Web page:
Scouts learn about the history and uses of fingerprinting while doing the requirement for the Fingerprinting merit badge. They learn to take a set of prints and explore identification methods and patterns.
Fingerprinting is an elective merit badge.
Fingerprinting Merit Badge Resources
See the current requirement from the Fingerprinting merit badge pamphlet below.
Help with Answers for the Fingerprinting Merit Badge Requirements
Find specific helps for some of the Fingerprinting merit badge requirements listed below. Some of these resources will just give the answers. Others will provide engaging ways for older Scouts to introduce these concepts to new Scouts.
Fingerprinting Merit Badge Requirement 1: The History of Fingerprinting
Requirement 1 Helps and Answers
This article includes information about how fingerprint science goes back to ancient times. It also includes the contributions of of various scientists and law enforcement officers.
See information about the history of fingerprinting in a timeline format.
Fingerprinting Merit Badge Requirement 2: Differences Between Fingerprinting Systems
Requirement 2 Helps and Answers
AFIS (Automated Fingerprint Identification Systems)
- Identifies people by searching a large database of prints
- Used to identify suspects in a crime
- Used to identify people who don’t want to be identified
- Used for large scale searches
- Can take several hours to complete a search
- Usually provide several results, such as the top five matches
- Uses the entire prints from multiple fingers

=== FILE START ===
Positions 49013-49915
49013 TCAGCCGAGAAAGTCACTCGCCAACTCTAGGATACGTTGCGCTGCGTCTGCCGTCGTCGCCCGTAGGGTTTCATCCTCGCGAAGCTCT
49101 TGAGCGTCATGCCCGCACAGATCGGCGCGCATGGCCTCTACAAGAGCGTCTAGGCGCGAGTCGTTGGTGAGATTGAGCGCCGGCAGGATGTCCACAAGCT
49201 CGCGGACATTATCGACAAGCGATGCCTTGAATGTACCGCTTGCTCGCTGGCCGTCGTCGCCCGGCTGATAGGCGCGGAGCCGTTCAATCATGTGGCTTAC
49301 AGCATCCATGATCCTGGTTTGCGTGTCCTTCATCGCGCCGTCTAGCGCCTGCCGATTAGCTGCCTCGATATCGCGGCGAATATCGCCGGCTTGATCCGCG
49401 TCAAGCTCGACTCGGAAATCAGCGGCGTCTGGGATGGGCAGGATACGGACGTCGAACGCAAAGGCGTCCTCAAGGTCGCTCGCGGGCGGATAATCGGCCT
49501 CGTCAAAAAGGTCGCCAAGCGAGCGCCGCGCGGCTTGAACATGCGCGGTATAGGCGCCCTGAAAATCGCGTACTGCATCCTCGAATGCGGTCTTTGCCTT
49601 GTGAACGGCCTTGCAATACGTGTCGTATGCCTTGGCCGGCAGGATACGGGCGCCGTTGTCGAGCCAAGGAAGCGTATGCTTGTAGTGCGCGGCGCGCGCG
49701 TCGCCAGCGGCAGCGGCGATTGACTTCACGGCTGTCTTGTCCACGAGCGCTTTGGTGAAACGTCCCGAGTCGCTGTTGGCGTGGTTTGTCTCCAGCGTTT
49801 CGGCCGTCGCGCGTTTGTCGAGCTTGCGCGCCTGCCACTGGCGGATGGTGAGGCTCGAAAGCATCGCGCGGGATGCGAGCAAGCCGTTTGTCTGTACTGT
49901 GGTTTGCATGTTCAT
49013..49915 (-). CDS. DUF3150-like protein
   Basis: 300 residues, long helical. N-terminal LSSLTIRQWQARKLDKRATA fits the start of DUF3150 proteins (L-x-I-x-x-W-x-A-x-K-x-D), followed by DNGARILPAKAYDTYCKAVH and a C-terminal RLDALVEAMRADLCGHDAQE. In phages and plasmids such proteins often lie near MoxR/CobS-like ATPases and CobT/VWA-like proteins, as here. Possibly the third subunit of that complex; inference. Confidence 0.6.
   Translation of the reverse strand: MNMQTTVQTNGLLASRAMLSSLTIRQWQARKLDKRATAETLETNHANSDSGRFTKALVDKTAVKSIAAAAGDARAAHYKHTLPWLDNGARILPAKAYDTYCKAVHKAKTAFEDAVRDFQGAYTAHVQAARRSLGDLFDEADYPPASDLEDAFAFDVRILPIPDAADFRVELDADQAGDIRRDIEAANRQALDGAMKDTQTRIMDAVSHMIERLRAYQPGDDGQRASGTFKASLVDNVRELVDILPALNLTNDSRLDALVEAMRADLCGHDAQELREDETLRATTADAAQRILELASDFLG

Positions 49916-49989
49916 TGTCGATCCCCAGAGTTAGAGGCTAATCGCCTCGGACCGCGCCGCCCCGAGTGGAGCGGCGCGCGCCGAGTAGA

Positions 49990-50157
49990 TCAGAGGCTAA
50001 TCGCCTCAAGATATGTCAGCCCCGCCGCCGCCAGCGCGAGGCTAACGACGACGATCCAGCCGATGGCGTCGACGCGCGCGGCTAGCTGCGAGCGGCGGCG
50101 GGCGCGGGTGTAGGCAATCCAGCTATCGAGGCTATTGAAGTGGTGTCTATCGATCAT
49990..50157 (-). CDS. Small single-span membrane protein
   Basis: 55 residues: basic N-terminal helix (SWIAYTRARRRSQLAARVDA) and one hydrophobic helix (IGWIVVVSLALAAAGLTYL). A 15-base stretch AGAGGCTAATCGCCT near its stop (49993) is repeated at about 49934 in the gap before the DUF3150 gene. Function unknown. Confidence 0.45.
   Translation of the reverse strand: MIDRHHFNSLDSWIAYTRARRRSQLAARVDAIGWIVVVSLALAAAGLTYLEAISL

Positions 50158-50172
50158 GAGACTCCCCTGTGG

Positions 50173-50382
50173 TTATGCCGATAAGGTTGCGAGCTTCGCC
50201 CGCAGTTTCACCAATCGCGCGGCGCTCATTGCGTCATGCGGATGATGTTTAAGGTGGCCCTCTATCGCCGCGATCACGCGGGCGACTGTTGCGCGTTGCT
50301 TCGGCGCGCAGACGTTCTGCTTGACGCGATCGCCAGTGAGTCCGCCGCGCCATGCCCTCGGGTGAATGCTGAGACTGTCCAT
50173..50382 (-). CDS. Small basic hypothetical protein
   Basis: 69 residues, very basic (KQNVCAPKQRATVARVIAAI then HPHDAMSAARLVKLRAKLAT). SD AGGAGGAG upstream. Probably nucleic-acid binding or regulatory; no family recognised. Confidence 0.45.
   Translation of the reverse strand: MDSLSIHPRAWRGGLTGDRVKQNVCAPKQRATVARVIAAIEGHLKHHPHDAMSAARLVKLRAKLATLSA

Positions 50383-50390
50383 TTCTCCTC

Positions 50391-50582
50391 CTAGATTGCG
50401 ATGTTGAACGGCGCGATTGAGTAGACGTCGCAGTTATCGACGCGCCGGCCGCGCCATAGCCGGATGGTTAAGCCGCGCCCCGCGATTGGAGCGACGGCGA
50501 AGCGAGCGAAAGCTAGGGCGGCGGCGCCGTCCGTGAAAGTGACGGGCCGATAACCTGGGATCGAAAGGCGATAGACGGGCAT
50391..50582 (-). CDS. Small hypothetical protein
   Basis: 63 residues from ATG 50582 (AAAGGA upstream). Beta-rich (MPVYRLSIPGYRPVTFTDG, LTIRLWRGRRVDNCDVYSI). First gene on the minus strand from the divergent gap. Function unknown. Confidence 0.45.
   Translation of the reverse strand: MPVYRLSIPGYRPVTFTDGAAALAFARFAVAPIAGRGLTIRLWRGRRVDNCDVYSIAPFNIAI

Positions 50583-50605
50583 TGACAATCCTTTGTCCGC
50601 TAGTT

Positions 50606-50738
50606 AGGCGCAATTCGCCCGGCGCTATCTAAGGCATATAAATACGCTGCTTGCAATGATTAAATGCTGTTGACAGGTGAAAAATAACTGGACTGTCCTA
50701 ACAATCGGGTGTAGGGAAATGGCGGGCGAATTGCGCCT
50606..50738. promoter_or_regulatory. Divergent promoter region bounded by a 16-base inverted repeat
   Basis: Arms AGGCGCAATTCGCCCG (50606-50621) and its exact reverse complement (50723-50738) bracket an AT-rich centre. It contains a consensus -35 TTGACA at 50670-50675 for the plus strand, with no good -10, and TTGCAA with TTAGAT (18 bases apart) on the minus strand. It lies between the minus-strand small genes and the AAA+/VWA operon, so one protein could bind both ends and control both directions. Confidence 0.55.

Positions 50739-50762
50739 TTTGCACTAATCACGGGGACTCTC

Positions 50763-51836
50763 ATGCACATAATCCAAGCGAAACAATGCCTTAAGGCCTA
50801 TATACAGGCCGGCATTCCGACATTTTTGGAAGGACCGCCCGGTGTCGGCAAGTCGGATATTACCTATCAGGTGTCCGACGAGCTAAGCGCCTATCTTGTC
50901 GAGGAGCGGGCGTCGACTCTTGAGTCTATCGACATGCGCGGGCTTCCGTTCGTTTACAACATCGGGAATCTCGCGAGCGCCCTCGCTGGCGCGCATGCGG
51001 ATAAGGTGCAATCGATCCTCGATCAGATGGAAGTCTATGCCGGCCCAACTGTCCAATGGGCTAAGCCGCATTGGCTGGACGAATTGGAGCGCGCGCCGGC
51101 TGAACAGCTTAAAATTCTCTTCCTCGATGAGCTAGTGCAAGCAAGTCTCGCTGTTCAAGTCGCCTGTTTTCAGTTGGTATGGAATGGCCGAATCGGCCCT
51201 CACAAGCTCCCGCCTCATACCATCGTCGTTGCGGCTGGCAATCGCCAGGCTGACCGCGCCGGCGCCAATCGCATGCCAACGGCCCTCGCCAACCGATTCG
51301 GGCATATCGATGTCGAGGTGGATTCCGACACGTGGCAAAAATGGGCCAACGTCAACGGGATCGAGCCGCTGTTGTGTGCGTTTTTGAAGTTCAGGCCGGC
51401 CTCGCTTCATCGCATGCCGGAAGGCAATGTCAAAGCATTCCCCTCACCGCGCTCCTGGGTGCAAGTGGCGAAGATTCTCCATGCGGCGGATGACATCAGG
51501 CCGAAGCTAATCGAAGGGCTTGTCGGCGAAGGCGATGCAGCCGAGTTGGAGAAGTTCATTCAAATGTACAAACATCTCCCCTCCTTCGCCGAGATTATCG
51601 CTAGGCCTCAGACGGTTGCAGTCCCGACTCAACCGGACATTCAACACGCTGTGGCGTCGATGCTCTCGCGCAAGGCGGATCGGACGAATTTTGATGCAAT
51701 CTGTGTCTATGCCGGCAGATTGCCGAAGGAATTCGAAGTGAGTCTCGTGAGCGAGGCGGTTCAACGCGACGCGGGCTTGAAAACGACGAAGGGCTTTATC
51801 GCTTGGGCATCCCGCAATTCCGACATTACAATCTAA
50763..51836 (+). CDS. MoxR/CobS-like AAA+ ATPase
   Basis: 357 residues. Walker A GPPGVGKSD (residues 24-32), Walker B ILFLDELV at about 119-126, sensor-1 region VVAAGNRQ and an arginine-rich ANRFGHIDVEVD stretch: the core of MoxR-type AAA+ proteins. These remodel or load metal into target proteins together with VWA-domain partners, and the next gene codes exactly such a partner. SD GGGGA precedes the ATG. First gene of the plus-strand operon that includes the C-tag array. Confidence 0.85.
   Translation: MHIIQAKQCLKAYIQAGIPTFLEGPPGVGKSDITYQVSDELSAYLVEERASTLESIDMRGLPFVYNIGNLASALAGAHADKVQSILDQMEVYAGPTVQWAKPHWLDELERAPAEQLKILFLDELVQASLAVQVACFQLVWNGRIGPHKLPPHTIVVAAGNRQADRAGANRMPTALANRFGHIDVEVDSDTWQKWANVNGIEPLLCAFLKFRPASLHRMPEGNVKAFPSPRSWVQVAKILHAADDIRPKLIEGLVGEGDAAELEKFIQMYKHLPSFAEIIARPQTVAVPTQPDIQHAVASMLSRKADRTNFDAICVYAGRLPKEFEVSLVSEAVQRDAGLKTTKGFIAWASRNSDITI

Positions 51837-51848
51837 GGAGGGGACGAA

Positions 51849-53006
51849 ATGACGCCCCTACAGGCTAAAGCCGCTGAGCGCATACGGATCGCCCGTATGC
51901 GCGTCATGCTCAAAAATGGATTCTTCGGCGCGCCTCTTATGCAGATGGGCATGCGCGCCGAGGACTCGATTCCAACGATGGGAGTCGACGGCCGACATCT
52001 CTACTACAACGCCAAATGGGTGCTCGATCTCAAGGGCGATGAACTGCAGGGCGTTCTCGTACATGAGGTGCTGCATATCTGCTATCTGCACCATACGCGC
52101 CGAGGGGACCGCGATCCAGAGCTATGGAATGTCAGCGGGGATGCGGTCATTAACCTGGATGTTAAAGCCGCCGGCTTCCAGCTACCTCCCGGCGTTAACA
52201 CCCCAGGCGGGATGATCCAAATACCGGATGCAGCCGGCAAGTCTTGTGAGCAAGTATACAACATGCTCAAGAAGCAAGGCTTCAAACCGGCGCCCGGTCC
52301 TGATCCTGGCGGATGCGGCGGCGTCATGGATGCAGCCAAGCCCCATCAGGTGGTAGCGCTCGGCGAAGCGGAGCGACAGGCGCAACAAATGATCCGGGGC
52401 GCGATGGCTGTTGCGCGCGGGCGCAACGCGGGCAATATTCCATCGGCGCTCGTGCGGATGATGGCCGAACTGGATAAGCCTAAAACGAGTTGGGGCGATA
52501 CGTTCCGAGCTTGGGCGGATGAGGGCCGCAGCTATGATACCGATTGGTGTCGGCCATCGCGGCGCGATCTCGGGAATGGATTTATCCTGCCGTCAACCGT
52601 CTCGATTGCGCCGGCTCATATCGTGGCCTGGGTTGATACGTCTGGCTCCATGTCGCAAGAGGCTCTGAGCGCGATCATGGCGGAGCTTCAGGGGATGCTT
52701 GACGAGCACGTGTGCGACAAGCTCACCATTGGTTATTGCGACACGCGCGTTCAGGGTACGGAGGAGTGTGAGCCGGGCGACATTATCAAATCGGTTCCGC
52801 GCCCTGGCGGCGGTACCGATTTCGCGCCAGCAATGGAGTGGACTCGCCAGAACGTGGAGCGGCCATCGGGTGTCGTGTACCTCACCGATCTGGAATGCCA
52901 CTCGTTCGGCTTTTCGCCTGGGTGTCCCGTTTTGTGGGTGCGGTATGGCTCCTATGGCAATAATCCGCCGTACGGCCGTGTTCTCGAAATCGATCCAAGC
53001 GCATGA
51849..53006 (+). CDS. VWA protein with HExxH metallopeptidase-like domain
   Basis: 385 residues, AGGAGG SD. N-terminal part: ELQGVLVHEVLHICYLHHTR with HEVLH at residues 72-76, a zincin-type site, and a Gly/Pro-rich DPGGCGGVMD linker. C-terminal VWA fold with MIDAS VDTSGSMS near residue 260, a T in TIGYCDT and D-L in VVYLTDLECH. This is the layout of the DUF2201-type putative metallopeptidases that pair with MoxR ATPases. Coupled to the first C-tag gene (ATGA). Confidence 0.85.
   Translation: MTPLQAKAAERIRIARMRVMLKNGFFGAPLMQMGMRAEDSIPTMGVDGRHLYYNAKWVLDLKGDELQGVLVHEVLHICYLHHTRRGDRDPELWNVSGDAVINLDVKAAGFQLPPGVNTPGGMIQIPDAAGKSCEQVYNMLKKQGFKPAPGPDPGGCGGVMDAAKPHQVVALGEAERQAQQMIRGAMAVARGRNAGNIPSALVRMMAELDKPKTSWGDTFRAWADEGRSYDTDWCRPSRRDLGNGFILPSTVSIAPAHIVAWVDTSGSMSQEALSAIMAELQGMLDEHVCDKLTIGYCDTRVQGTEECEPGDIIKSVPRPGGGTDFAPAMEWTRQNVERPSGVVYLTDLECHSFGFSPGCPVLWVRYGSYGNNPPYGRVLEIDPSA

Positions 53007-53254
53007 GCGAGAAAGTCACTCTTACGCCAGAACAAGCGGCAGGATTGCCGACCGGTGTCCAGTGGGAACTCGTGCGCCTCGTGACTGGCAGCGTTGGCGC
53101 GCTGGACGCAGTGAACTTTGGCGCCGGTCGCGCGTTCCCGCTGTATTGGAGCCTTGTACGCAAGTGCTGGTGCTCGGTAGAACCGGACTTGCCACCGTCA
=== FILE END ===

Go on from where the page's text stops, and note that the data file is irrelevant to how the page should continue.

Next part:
- More expensive
Biometric Fingerprinting Systems
- Used to confirm identity
- Used to replace ID cards, passwords, etc.
- Used to identify people who want to be identified
- One-to-one process, only checks if there is a match to the target print
- Takes only seconds
- Returns a yes or no response
- Uses only the middle section of a single finger
- More economical
Fingerprinting Merit Badge Requirement 3: The Science of Fingerprints
Requirement 3 Helps and Answers
Where are Friction or Papillary Ridges Found?
The friction ridges, also known as papillary ridges, are the top layers of skin on your fingers, the palms of your hands, your toes, and the soles of your feet. These raised ridges and recessed furrows provide the friction needed to grip items with your hands and keep your feet from slipping when you walk barefoot.
The Two Basic Principles Supporting the Science of Fingerprints
Analysts use the general pattern type (loop, whorl or arch) to make initial comparisons and include or exclude a known fingerprint from further analysis. Then the prints are compared side-by-side to identify specific information that match. If enough details correlate, the fingerprints are determined to be from the same person. Read more.
Fingerprinting Merit Badge Requirement 4: Take a Set of Prints
Fingerprinting Merit Badge Requirement 5: Identify Fingerprint Patterns
Requirement 5 Helps and Answers
This video is a good overall look at fingerprinting and covers many of the topics required for this merit badge.
Learn about fingerprints, palm prints, and footprints. This site is more technical than the information listed above. It might be of more interest to merit badge counselors than Scouts who are working on the badge.
You can connect with members of the American Academy of Forensic Scientists here. If you have done a little research into forensic science and think you might be interested in a career in the field, then this would be a good place to ask questions.
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